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Budget cuts continue to affect students, parents, and school staff in Chicago Public Schools. This time the librarian at Pritzker Elementary in Wicker Park was handed the pink slip. To keep the library open for more than 700 students, parents of Pritzker schoolchildren volunteered to operate the checkout process. However, the Chicago Teachers Union (CTU) objected to the parent volunteers, thus, keeping the library closed. The message this sends is simple: only those paying union dues can work in the school library.
This is not the first time CTU has chosen what is best for the union over what is best for the students. In April, CTU staged a one-day walkout. Joseph Ocol, math teacher and chess coach, chose not to walkout, but to go to school to prepare his team for their upcoming chess tournament. Of course, CTU threatened to expel Ocol from the union if he did not turnover to the union the wages he received for working during the walkout.
The phenomenon of teachers unions rejecting help from volunteers happens is not exclusive to Chicago. In Culver City, California, the local unions tried to force the unionization of parent volunteers in the Culver City Unified School District. In Petaluma, California, unions objected when volunteers started helped answering phone calls. In Massachusetts, the Bridgewater Raynham Education Association objected to volunteers staffing the library after library positions were cut.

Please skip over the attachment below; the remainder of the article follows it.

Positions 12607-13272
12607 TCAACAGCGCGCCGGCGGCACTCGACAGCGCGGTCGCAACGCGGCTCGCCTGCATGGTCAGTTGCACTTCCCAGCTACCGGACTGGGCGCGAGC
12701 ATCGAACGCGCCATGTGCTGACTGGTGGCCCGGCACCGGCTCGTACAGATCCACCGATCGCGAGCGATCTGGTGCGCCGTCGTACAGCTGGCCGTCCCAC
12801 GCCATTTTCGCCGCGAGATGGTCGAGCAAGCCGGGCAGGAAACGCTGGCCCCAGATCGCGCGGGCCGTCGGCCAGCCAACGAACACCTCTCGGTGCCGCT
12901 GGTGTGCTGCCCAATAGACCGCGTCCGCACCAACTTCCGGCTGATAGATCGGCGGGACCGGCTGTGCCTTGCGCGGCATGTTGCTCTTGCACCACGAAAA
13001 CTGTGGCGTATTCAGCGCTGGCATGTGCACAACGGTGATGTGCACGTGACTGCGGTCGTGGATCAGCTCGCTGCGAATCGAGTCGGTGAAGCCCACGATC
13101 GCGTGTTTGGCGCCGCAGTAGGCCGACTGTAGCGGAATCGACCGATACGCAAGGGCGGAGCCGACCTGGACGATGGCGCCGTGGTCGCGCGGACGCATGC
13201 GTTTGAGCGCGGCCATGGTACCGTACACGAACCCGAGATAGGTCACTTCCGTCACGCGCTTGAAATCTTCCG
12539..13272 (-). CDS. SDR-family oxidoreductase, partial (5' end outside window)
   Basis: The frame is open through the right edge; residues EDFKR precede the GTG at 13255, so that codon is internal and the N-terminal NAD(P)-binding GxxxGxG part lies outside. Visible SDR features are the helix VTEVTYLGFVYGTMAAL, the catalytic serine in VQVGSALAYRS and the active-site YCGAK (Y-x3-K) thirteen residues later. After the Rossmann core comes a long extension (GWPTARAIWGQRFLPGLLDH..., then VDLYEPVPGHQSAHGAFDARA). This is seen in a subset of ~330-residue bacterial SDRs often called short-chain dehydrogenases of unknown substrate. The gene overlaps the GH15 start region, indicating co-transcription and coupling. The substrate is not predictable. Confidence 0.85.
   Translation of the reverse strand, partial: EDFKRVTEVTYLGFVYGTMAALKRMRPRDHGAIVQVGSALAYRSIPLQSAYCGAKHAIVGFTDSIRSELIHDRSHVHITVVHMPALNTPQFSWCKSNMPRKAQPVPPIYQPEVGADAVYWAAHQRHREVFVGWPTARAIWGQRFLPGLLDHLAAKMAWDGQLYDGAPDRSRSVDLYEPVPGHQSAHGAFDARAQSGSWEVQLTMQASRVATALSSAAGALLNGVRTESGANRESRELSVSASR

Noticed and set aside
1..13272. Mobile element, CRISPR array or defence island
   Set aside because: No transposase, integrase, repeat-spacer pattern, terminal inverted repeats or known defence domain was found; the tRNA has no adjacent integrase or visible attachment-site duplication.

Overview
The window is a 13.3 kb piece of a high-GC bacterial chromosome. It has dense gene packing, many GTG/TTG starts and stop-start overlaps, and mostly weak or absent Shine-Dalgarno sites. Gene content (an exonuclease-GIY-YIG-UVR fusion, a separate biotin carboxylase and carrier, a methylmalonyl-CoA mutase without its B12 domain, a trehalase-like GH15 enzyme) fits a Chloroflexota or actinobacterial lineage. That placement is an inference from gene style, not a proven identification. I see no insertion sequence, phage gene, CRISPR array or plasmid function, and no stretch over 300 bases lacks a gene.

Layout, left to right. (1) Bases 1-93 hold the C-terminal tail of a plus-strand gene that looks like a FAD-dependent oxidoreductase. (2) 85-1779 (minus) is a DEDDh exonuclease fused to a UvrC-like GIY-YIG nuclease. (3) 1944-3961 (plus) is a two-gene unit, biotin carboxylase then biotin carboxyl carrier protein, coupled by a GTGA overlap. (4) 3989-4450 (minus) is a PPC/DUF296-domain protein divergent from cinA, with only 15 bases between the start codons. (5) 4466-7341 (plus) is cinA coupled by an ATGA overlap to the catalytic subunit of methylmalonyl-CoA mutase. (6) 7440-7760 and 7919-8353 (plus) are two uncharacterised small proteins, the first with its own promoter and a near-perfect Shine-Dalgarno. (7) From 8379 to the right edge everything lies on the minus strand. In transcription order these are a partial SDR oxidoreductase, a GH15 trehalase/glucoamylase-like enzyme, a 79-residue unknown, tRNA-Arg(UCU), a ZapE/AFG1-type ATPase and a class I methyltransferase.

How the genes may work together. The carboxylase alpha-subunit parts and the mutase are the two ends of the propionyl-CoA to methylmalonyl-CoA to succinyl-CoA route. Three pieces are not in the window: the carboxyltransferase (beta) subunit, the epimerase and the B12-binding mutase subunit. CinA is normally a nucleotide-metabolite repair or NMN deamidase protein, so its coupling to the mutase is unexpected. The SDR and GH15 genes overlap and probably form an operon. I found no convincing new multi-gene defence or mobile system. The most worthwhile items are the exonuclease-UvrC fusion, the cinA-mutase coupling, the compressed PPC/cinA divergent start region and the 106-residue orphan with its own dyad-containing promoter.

In my own K–8 school district in Grayslake, Illinois, the teachers unions resisted help from parents wanting to coach the afterschool sports teams and other extra-curricular activities. Unsurprisingly, the unions’ justification to resist volunteer coaching elevated their love of money above their desire to continue children’s programs. They wanted their union-paid teachers getting the extra-duty pay, even if it meant cuts to other programs.
These unjustifiable actions by teachers unions are more proof that their priorities do not include the education and wellbeing of students across the country.